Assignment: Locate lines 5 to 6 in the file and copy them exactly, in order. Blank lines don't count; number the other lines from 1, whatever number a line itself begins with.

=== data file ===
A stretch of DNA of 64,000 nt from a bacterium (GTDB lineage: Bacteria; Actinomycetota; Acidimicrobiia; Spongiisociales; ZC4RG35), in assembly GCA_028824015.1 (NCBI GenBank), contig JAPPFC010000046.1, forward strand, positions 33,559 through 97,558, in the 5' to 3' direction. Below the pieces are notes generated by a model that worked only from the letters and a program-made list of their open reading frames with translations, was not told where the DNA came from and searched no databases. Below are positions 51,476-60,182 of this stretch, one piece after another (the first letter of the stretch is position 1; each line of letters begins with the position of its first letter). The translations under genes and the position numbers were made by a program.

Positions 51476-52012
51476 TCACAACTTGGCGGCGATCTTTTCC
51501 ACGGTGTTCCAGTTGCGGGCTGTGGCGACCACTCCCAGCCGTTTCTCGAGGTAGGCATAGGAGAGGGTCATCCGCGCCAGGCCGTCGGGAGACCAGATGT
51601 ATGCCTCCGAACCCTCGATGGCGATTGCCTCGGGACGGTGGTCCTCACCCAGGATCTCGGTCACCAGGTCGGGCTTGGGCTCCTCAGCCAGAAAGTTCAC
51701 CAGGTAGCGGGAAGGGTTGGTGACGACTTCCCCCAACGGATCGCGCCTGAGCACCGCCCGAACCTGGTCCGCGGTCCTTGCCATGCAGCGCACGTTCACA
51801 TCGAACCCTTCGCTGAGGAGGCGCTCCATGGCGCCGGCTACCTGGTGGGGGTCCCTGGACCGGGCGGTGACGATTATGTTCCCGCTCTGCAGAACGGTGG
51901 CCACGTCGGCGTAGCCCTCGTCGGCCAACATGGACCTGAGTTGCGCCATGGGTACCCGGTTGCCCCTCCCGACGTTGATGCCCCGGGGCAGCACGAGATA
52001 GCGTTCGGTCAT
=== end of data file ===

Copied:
51601 ATGCCTCCGAACCCTCGATGGCGATTGCCTCGGGACGGTGGTCCTCACCCAGGATCTCGGTCACCAGGTCGGGCTTGGGCTCCTCAGCCAGAAAGTTCAC
51701 CAGGTAGCGGGAAGGGTTGGTGACGACTTCCCCCAACGGATCGCGCCTGAGCACCGCCCGAACCTGGTCCGCGGTCCTTGCCATGCAGCGCACGTTCACA